Looking forward to next year, James said that he’s “in a bit of a pickle” since he’s run out of songs to cover, but seemed set on carols. “I think that’s all I’ve got left.

“I’ll do some arrangements, we’ll have some traditional organ accompaniments and some singing songs, but we’ll also do some weird string quartets and wind orchestras and stuff, and then do some Christmas carols. I did two in this album just for fun, just to test the waters. So, I think next year will be carols.”

When Roar asked whether he would consider branching out into music videos for 2024, James told us this is a box he has already ticked off and received an award for:

“This is my previous history, you may not know about this, I was producing comedy videos for Christmas for many, many years as part of my school. So, the cardiovascular division every year we had a Christmas party and every year I would have done a comedy pop song.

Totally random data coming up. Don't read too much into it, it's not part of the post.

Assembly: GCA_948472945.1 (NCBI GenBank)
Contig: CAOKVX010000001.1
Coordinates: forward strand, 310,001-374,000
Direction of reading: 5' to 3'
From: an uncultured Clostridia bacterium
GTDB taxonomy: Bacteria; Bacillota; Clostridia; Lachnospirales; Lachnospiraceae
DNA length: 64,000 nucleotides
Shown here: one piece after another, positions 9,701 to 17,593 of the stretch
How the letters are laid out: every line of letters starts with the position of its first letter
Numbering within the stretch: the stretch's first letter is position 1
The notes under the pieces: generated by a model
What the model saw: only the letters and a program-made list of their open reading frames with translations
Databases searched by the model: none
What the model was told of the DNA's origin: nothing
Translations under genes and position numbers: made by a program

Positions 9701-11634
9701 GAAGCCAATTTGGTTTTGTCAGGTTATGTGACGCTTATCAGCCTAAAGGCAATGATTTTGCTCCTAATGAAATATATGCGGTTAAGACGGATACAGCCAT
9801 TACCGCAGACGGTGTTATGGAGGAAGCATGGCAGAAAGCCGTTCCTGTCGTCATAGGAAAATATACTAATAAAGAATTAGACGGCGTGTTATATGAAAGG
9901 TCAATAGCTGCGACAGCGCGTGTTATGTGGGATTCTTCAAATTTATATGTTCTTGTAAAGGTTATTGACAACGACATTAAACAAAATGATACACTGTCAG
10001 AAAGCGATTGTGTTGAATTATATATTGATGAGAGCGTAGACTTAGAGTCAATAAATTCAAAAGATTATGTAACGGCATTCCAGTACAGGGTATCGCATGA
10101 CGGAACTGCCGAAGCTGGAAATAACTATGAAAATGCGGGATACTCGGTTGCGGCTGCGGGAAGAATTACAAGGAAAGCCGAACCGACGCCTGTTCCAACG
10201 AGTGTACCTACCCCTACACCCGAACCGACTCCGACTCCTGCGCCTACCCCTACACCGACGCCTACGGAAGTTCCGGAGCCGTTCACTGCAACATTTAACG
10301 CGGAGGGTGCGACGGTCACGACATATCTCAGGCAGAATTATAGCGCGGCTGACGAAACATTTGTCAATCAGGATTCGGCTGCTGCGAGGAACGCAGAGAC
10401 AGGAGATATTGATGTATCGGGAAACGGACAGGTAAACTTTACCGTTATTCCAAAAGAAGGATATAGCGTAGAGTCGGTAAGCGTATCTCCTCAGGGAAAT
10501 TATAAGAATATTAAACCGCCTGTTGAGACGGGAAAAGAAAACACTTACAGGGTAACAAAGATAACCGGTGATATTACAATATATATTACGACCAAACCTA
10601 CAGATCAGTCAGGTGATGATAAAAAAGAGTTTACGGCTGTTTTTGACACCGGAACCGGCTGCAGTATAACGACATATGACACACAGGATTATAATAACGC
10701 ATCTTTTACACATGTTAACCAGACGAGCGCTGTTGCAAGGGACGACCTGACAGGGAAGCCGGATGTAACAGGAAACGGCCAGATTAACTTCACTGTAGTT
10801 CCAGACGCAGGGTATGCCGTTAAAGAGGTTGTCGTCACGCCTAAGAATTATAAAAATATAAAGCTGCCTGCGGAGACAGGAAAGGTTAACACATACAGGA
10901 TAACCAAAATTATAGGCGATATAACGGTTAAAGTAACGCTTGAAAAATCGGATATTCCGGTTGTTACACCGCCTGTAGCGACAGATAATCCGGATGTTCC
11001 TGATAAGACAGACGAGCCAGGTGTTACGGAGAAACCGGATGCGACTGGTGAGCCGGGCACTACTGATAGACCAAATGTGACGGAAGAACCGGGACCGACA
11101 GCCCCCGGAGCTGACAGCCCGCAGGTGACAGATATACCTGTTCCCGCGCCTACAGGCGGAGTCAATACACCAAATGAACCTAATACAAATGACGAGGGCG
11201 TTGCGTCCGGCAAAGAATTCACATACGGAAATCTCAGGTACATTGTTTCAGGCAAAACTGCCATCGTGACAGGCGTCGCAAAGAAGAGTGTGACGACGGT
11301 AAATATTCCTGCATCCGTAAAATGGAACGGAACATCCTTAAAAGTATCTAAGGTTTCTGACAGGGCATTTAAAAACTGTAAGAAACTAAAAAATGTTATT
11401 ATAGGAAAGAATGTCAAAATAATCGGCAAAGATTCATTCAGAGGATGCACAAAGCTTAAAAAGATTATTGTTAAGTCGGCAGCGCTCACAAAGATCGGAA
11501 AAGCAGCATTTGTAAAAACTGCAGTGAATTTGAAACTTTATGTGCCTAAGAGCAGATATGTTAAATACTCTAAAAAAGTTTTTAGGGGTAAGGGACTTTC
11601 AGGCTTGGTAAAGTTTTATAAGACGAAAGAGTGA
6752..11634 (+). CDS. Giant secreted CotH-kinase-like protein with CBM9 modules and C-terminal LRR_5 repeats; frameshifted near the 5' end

“I won a Lab Grammy Award from a company that does medical devices that every year did an award ceremony for innovative things.”

Although he didn’t commit to producing a music video for his album next year, James didn’t rule it out completely.

“Maybe, maybe. Watch this space.”

You can listen to James Clark’s ‘Silent Night’ album here. If you would like to donate to his fundraiser for Prostate Cancer UK, click here.